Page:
ARPKD

Saturday, September 19th is the Northeast Ohio Walk for PKD.  Please take a minute to read about a cause that is near to my heart. My son, William, has ARPKD (autosomal recessive polycystic kidney disease).  This is a genetic disease that led to complications after he was born and ultimately shut down his kidneys.  William went on dialysis and was lucky to have a kidney transplant when he was 2 years old.  He needs to take about a dozen medications every day to manage the transplant and everything that goes along with that. The great news is that William is doing incredibly well now.  He is going to kindergarten and doing all the other things a boy his age does such as sliding down the stairs on his butt, riding the dog like a small horse, and sneaking downstairs early in the morning to eat ice cream for breakfast. If you’d…


Wild Monday

So what happened to the market on Monday? I don’t know and anyone who says they do know is full of it.  Because investing involves lots of numbers and math, it is easy to assume that there are clear answers to questions like this.  Math is constant.  2+2=4.  Investing is not constant.  2+2= whatever the next guy is willing to pay for it and that person might value 2 differently than you or I.  Increasingly, the next guy isn’t even a person at all, it’s a computer.  Math serves more as a frame of reference in investing than as an absolute. Ok, that was a boring non-answer.  I’ve found that people asking about investing don’t actually want an update on the reality of the markets so much as a quick story  – the more outrageous, the better.  We want someone to blame when the market goes down and we want someone to tell us…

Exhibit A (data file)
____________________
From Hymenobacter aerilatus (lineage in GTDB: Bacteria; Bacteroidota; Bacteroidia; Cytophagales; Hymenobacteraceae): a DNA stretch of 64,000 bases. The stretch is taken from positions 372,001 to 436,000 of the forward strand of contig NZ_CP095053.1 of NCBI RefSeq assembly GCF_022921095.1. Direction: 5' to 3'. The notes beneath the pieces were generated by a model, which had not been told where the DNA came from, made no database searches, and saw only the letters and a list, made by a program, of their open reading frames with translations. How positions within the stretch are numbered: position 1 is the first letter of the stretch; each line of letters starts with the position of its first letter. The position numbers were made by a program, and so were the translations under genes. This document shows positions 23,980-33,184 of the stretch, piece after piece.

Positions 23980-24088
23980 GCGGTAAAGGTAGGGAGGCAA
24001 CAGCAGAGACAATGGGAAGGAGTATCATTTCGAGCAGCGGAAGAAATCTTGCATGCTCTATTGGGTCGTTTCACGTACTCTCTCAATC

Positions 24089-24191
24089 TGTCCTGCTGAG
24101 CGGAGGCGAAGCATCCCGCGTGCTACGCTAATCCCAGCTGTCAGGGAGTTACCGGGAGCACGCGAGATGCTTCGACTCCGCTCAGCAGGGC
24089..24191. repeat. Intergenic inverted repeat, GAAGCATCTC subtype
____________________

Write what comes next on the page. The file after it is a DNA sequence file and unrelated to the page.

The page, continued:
Fiduciary

There is a silent struggle over the word Fiduciary in the financial services industry.  I am biased not only because the firm I work for has a Fiduciary duty to its clients but because I think it’s the ethical thing to do.  One of the most frustrating things is discussing investing with a friend or relative and slowly realizing that they are being sold the investment product of the month by someone they think they can trust.  They are convinced that investing is about making timely trades in and out of asset classes, sectors, or even individual securities and that “their guy” has an edge.  This edge never seems to be quantified as their client statements don’t show returns or benchmarks in any meaningful context and there is no master plan that includes both their taxable and retirement accounts. The Fiduciary battle is important and is something all investors should be aware…


No Picture

Greek Crisis Translated

2001 Greece:  Hey can we join the Eurozone? Europe:  How is your economy? Greece:  I’d say strong to um… quite strong? Europe:  Welcome aboard! 2010 Greece:  Hey Europe!  We’re having a tough time with the financial crisis.  Could you lend us some money? Pundits:  CONTAGION!!!  PIIGS!!!  RINGWALL!!! Europe:  Sure, this should cover you for the next three years or so.  Try to cut back on expenses since times are tough, ok? 2012 Greece:  Ok, this is kind of embarrassing, but do you think you could spot us some more cash?  We’ll use that to make payments on the money you loaned us three years ago and we’ll definitely pay you back this time. Pundits:  GREXIT!!! Europe:  Ok, but you’ve really got to cut back on expenses this time. 2014-2015 Greece:  I was going to pay you back, but ummm Europe:  Hey I did some digging and your economy wasn’t ‘quite strong’ in…


Selling Greece

Photo by Eastlaketimes As has been the case for every Monday over the last X weeks, Greece is the financial headliner.  It was dragged kicking and screaming back to the negotiating table this weekend.  Little negotiation was had.  A deal was made… but not really.  Basically, Europe scolded Greece and everyone decided to give Greece a little more time (72 hours) to get their act together before negotiations begin in earnest.  This sounds like another silly kick of the can down the road, but this time Europe might really take action beyond a strongly worded letter.  They have attained concessions from Greek Prime Minister Alexis Tsipras (dubbed the ‘AGreekment’ *groan*) that go beyond the previous negotiating round’s demands.  This sounds odd since Tsipras fought these demand tooth and nail just a couple of weeks ago, the Greek people voted against these demands last week, and it seems like part of the demands…